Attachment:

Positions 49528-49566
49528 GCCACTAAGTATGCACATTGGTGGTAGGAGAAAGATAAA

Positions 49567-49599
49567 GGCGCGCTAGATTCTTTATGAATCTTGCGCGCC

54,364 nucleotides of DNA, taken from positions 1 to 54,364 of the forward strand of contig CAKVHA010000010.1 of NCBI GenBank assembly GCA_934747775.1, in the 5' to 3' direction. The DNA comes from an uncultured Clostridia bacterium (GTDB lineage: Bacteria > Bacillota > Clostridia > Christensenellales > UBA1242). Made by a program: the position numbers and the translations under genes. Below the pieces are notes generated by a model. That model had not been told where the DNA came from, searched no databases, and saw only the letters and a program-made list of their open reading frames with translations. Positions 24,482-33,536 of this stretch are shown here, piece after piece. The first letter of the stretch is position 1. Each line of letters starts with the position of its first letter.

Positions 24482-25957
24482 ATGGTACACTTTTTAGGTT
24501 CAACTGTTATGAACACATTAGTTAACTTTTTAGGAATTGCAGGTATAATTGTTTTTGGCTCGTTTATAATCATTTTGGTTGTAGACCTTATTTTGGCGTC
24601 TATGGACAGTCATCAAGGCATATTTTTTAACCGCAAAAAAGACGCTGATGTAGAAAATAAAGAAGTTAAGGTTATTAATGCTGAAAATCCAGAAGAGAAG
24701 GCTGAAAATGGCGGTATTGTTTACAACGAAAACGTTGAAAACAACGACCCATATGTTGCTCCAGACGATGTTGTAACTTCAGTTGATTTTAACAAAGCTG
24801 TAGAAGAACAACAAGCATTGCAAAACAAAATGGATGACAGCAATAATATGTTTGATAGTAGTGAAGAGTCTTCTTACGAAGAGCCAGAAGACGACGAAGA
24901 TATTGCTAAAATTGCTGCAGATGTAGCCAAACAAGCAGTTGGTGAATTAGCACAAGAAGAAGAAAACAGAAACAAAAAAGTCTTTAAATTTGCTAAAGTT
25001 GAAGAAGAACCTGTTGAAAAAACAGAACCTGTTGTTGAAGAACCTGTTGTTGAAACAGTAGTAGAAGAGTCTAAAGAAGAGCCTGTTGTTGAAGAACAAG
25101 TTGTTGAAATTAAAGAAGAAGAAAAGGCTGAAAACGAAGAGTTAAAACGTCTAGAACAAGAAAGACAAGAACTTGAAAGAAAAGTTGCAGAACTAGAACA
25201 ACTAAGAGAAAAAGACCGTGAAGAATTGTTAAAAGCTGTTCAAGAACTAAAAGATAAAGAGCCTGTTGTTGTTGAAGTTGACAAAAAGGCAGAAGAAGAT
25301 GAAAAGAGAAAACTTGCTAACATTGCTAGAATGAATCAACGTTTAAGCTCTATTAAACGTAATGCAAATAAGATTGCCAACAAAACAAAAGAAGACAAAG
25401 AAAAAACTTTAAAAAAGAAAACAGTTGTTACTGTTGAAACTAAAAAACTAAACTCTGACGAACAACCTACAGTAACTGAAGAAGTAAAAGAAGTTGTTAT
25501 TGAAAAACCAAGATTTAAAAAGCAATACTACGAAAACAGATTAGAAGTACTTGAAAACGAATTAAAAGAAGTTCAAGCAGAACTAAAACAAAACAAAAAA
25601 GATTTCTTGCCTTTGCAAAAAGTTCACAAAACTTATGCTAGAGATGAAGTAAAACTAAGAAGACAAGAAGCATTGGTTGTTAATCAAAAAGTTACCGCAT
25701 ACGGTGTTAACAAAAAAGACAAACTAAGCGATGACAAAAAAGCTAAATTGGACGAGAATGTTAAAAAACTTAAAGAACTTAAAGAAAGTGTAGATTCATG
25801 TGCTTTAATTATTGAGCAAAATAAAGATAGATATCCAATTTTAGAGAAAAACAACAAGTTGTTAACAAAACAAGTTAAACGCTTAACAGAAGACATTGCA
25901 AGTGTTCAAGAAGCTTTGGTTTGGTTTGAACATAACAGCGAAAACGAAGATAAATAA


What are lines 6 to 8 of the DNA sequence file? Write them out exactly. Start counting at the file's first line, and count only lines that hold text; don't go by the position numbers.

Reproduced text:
Positions 24482-25957
24482 ATGGTACACTTTTTAGGTT
24501 CAACTGTTATGAACACATTAGTTAACTTTTTAGGAATTGCAGGTATAATTGTTTTTGGCTCGTTTATAATCATTTTGGTTGTAGACCTTATTTTGGCGTC